@BobandGroz Want to get really upset? Here's an E-mail from Councilmember Conlin:

Thank you for your message about the proposed arena agreement. When Mr. Hanson made his presentation to the City Council, he indicated that there is not a financial plan that requires public investment in this project. There were also no good reasons given as to why this project should receive public financial support, unlike any other business that would like to locate in Seattle. The City works with businesses to manage transportation, land use, and regulatory issues, but we do not invest public money in businesses.

The Council is working through this issue systematically, with a four part test to reach a decision:

1. Would having an NBA team be a good thing? We agree yes, and applaud the efforts of Mr. Hanson and other investors to find a way to bring back an NBA team.
2. If that requires a new arena, is this the right location? We have some skepticism about both the merits of this location and the impact on Key Arena. We need to continue to review this to understand the impacts and problems of this location, and see if those can be solved by a mitigation plan.
3. Is this an appropriate area for public investment? I have seen no evidence that justifies making a public investment, nor any serious reason why a public investment is necessary for the project to proceed.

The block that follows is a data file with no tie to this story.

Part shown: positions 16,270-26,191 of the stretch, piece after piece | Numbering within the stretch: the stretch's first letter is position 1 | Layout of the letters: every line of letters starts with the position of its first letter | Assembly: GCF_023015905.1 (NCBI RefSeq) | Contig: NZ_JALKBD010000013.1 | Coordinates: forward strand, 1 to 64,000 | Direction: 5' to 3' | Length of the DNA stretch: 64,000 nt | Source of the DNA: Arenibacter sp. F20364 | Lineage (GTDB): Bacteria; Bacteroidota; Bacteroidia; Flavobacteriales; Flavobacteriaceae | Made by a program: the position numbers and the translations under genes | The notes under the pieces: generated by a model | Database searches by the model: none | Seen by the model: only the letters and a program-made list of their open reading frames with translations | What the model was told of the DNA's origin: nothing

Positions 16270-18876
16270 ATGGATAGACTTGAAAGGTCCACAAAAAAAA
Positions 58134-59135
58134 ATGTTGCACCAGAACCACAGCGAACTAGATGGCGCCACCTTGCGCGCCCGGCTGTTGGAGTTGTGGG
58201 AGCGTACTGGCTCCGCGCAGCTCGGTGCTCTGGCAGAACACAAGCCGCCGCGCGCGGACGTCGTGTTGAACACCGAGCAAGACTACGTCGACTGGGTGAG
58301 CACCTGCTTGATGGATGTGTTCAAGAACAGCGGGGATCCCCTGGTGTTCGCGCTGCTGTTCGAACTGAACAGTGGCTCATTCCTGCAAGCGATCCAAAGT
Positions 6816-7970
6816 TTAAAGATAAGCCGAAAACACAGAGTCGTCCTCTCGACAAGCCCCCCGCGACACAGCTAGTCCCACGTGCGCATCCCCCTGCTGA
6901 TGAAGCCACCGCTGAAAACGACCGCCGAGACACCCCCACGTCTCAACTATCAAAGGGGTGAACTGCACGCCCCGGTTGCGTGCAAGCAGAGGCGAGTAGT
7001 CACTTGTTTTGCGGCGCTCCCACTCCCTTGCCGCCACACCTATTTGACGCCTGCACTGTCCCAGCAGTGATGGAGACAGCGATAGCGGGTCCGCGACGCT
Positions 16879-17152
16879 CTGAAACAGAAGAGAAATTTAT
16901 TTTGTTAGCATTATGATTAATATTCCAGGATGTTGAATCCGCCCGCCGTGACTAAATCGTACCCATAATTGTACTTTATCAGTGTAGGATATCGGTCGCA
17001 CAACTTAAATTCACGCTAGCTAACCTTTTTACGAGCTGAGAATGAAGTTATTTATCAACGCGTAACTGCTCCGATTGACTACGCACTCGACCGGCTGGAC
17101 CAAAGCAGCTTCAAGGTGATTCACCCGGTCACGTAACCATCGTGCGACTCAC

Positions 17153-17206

4. If a public investment is made, is the public protected as promised? We will continue to review this. It is a complex proposal, and there are many layers that need to be untangled before we are able to come to a conclusion about this. It is not clear that the proposed relocation guarantee, for example, is any stronger than the lease which the Sonics broke when they moved to Oklahoma City. It is not clear whose assets are on the line if the arena becomes insolvent - the arena in Portland (with a team owned by Paul Allen, who certainly has deep pockets) declared bankruptcy, leading to a difficult and challenging financial problem.

On balance, I think it is unlikely that this proposal will be approved. I encourage proponents of a new basketball team to lobby Mr. Hanson to pursue this as a private enterprise with public cooperation but without the complex financial arrangements and public investment that the current proposal appears to rely on.

Councilmember Richard Conlin
Chair, Planning, Land Use, and Sustainability Committee
Seattle City Council
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